|Tropical Deep-Sea Benthos 28. Stylasteridae (Cnidaria: Hydrozoa: Anthoathecata) of the New Caledonian Region|
Cairns, S.D. (2015). Tropical Deep-Sea Benthos 28. Stylasteridae (Cnidaria: Hydrozoa: Anthoathecata) of the New Caledonian Region. Mémoires du Muséum national d'Histoire naturelle (1993), 207. Publications Scientifiques du Muséum: Paris. ISBN 978-2-85653-767-1. 361 + 1 cd-rom pp.
Deel van: Mémoires du Muséum national d'Histoire naturelle (1993). Éditions du Muséum: Paris. ISSN 1243-4442; e-ISSN 1768-305X
Classification > Taxonomy
Stylasteridae Gray, 1847 [WoRMS]
ISEW, New Caledonia [Marine Regions]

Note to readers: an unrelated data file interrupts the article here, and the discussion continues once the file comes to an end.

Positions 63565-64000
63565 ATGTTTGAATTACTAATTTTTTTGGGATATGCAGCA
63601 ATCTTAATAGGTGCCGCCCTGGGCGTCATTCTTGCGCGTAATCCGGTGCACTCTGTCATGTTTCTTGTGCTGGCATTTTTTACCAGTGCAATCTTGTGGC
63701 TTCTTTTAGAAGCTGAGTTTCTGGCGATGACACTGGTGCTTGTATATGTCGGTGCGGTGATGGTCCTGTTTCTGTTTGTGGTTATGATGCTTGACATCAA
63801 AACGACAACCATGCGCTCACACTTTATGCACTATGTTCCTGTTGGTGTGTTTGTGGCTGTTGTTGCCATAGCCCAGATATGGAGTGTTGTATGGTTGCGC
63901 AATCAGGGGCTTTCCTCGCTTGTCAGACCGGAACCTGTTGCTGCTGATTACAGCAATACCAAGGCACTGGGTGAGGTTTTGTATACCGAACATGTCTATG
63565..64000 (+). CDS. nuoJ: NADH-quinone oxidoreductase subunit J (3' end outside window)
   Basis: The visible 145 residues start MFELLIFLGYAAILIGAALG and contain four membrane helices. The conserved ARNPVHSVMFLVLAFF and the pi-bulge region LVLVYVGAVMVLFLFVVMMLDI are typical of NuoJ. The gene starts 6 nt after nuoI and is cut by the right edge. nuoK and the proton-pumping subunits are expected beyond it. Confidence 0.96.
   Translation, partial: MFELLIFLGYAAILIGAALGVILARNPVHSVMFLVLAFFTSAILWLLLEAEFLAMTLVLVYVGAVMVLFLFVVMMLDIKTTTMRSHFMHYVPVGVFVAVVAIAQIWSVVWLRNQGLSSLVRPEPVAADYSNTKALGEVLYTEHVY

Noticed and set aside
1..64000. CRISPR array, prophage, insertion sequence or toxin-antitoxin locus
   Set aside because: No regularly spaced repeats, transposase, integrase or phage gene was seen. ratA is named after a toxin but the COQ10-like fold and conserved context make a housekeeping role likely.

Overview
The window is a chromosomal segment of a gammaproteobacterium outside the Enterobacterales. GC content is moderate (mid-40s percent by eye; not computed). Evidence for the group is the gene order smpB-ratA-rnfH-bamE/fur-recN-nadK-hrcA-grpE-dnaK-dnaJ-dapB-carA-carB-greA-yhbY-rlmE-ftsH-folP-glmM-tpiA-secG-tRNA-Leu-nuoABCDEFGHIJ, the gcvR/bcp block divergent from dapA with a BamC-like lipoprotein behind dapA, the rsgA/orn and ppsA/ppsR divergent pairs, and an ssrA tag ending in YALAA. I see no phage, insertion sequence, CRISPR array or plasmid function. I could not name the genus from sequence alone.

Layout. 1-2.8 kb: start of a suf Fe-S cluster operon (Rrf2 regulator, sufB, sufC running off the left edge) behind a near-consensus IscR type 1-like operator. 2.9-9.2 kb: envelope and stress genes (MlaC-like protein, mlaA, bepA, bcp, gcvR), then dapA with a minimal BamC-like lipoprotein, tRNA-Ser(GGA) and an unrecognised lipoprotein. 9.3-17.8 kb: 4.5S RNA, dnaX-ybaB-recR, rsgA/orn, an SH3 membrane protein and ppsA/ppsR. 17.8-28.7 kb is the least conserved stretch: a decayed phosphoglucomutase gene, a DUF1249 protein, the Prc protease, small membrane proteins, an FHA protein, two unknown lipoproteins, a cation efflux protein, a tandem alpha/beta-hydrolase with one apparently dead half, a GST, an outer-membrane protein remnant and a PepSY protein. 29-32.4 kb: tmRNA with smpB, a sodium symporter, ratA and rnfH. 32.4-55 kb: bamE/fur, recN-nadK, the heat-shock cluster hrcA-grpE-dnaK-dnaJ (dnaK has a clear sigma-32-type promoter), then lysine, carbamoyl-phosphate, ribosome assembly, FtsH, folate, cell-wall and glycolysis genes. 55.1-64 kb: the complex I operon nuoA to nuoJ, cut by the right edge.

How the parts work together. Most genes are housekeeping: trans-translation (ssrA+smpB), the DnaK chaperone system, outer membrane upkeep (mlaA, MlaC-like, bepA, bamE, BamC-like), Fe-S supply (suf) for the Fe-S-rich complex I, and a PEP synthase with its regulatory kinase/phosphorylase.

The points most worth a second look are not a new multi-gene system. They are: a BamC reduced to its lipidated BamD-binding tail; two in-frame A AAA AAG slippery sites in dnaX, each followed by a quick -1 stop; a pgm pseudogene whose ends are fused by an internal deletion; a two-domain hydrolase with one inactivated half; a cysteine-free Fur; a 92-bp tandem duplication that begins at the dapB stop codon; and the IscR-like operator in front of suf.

Ninety-eight species pertaining to 19 genera of stylasterid hydrozoans are described and illustrated from the New Caledonian EEZ, which, in addition to New Caledonia, also includes the Grand Passage, Loyalty Islands, northern Norfolk Ridge, Chesterfield Islands, Lord Howe Seamount Chain, and Lansdowne Bank. Fifty-seven of the species and two of the genera are described as new, bringing the known total number of Recent (living) stylasterid species and genera to 314 and 29, respectively, and making this region the most species- rich in the world. Four new combinations (Leptohelia microstylus, Inferiolabiata cervicornis, Stylaster sinuosus, and Paraconopora anthohelia) and one synonymy are also proposed. A new genus and species of calcified hydractiniid, Distichozoon dens, is also described. A key to all Recent stylasterid genera is provided as well as tabular and dichotomous keys to the species of the larger genera represented in the region. The study was based on specimens collected from 689 stations on 35 campagnes made by the MNHN and IRD. The adaptive advantages of calcification, the gastrostyle, the ring palisade, and dactylostyles are discussed. A review of polychaete commensalism with stylasterids is given, five polychaete families now known to have species being obligate commensals of stylasterids. A majority of the species is known only from the New Caledonian region but 30 species are also known from the southern Norfolk Ridge, the numerous seamounts of this ridge appearing to be the axis of biodiversity of this family. Only four species have broader distributions in the cold temperate southern hemisphere. Most species were found between 200 and 700 m, the deepest at 1258 m.